Manitoba Underground Opera took audiences on a journey — literally and
figuratively — as it presented its latest installment of repertory opera
between August 19–26.
On a recent weekend Lyric Opera of Chicago gave its annual concert at Millennium Park during which the coming season and its performers are variously showcased. Several of the performers, who were featured at this “Stars of Lyric Opera” event, are scheduled to make their debuts in Lyric Opera’s new production of Wagner’s Das Rheingold beginning on 1 October.
Desire and deception; Amor and artifice. In Jan Philipp Gloger’s new production of Così van tutte at the Royal Opera House, the artifice is of the theatrical, rather than the human, kind. And, an opera whose charm surely lies in its characters’ amiable artfulness seems more concerned to underline the depressing reality of our own deluded faith in human fidelity and integrity.
On September 22, 2016, Los Angeles Opera presented Darko Tresnjak’s production of Giuseppe Verdi’s opera Macbeth. Verdi and Francesco Maria Piave based their opera on Shakespeare’s play of the same name.
On September 18th, at a casual Sunday matinee, Pacific Opera Project presented a surprising choice for a small company. It was Igor Stravinsky’s 1951 three act opera, The Rake’s Progress. It’s a piece made for today's supertitles with its exquisitely worded libretto by W.H. Auden and Chester Kallman.
We are nearing the end of Classical Opera’s MOZART 250 sojourn through 1766, a year that the company’s artistic director Ian Page admits was ‘on face value
a relatively fallow year’. I’m not so sure: Jommelli’s Il Vogoleso, performed at the Cadogan Hall in April, was a gem. But, then, I did find the repertoire that Classical Opera offered at the Wigmore Hall in January, ‘worthy rather than truly engaging’ (review). And, this programme of Haydn and his Czech contemporary Josef Mysliveček was stylishly executed but did not absolutely convince.
Globalization finds its way ever more to San Francisco Opera where Italian composer Marco Tutino’s La Ciociara saw the light of day in 2015 and now, 2016, Chinese composer Bright Sheng’s Dream of the Red Chamber has been created.
Renowned Polish tenor Piotr Beczala and well-known collaborative pianist Martin Katz opened the San Diego Opera 2016–2017 season with a recital at the Balboa Theater on Saturday, September 17th.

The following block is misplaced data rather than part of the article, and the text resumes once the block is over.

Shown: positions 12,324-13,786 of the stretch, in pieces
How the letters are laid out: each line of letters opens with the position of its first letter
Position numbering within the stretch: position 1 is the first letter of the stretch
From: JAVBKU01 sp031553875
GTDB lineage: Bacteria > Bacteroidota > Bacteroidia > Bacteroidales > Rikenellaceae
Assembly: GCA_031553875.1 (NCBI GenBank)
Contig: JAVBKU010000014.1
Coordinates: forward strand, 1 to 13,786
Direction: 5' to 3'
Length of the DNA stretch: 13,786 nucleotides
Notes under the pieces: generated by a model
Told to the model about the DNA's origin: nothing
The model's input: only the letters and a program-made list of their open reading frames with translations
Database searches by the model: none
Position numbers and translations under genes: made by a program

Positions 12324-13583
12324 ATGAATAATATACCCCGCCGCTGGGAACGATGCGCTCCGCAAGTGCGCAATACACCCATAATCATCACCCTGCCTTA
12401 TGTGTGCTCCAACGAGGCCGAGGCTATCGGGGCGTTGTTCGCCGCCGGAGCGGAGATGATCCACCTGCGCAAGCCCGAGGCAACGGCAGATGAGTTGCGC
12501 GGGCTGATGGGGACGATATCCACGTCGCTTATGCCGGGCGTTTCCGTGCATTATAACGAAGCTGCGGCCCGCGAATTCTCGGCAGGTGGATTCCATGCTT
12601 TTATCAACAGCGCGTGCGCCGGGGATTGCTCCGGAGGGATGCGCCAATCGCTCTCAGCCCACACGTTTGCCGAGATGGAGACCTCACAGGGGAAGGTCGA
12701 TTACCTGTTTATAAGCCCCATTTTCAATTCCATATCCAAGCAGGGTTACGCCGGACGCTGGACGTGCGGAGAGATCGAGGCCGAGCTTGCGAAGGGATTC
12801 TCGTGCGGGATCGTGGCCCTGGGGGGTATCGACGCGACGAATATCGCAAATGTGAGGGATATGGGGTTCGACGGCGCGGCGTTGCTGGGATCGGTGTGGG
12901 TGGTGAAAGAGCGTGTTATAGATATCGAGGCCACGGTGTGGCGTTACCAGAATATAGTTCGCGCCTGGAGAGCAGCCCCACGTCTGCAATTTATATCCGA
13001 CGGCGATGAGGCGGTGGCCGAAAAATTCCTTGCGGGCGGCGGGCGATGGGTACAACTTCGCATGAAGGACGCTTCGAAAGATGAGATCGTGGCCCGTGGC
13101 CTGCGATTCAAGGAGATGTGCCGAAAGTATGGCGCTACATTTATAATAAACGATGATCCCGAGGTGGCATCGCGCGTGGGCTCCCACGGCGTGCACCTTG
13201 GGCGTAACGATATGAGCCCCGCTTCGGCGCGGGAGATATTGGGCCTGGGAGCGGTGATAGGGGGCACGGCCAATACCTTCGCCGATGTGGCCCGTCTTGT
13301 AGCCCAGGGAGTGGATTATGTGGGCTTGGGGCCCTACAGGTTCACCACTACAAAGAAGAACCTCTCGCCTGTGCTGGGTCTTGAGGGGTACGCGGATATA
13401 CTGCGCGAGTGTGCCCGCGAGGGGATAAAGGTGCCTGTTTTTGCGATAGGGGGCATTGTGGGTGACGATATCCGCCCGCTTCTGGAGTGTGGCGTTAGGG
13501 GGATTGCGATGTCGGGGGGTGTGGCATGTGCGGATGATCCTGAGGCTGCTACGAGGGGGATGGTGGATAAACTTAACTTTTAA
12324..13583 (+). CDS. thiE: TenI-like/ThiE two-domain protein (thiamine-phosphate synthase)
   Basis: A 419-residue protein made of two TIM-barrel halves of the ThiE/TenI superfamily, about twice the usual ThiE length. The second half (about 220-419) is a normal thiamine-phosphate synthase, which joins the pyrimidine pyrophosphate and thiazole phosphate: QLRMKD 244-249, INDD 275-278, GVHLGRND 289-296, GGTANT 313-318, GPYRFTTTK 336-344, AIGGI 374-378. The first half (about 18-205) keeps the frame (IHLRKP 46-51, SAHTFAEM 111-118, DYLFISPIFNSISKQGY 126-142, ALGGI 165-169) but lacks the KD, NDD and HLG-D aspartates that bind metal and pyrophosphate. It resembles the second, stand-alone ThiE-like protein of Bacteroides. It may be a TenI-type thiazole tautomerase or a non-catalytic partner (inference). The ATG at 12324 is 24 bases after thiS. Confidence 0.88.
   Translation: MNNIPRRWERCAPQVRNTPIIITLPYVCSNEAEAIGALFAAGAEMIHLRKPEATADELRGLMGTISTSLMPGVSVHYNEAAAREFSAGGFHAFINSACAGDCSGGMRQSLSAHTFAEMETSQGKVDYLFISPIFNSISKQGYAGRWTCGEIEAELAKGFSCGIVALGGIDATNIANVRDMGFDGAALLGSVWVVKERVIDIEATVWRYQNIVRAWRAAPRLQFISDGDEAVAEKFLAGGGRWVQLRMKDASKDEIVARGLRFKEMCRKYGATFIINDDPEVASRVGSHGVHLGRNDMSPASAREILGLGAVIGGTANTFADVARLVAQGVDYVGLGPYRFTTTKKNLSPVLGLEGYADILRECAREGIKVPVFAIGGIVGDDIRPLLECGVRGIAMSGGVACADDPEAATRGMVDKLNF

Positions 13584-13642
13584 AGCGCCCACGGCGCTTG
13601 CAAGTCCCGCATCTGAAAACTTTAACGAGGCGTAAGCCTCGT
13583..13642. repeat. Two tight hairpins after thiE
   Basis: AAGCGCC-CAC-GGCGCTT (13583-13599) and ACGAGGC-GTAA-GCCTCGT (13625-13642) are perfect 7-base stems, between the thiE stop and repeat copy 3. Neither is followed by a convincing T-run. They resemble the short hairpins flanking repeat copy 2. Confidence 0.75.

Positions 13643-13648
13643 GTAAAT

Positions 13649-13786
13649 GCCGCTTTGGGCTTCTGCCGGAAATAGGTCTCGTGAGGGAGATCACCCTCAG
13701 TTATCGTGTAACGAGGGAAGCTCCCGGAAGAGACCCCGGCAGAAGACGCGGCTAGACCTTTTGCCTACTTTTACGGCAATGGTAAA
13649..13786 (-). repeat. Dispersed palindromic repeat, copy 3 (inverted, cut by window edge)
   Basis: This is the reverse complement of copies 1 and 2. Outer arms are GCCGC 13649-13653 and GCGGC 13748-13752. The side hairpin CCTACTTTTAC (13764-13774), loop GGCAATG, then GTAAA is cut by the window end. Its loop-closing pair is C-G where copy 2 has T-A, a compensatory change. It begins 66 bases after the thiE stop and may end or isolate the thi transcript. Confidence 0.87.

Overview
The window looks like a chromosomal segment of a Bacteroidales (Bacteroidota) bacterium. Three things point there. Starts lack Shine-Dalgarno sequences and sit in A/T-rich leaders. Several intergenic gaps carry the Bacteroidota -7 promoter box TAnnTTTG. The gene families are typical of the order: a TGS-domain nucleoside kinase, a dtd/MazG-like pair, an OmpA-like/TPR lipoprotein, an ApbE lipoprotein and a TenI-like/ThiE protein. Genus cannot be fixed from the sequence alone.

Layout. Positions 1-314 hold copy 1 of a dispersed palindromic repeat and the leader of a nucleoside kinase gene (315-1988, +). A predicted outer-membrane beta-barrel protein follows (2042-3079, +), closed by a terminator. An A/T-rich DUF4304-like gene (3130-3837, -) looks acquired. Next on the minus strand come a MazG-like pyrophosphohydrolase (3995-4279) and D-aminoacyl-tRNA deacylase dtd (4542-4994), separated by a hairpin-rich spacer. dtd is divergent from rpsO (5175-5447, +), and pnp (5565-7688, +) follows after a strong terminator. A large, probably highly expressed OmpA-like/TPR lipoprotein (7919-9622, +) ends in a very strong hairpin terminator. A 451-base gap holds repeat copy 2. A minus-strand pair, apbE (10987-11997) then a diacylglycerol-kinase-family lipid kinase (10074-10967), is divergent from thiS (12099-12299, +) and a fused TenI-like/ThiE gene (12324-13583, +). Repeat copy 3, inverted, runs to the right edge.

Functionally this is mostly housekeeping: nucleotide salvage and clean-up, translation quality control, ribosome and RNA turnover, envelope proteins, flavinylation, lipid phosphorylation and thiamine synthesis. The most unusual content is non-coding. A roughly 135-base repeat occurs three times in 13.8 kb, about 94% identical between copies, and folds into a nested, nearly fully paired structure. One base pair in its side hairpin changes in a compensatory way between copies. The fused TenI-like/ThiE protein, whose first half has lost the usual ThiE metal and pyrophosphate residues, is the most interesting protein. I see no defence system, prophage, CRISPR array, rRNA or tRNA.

22 Sep 2013
Mefistofele in San Francisco
Here is the exception. The revival of an old opera production need not always be perceived as an expedient (read cheap) solution to getting a season of opera put together, but may pass instead as an artistically thoughtful choice.
Just now San Francisco Opera has presented Arrigo Boito’s Mefistofele, in a 25 year old production by Canadian stage director Robert Carsen who was 34 years old at its premiere in Geneva in 1988. Carsen’s production, designed by Michael Levine (who was 27 years old back in 1988), is brilliantly witty. Maybe its racy titillations (bared female breasts and exposed male genitalia) were racier back in the ’80’s than they are now but they still brightly illuminate Mefistofele as one of opera’s more bizarre artifacts.
What the Carsen production did not have at its 1989 premiere in San Francisco was conductor Nicola Luisotti whose exuberant showmanship and spectacular musical making have found, finally, an opera production that is their match. It is no secret that the glories of the Luisotti pit frequently dwarf what is on the stage in San Francisco, or more often ignore the intentions of the stage, meager may they be these days. Here however the Boito, Carsen and Luisotti collaboration was one clearly envisioned in heaven.
The 1860’s were heady times in Paris and Milan, Offenbach was at the peak of his fame making fun of both love and antiquity sparing, strangely, religion. In Milan however there were a few outrageous poets (messy haired ones) who took on anything sacred to the Italians, be it personal appearance, God or Goethe. One of them (these scapigliature) was Arrigo Boito, 26 years old in 1868, who deftly extracted a few passages from the bible of bourgeois Romanticism, i.e. Goethe’s Faust and construed them to cruelly satirize nineteenth century self-fulfillment aspirations.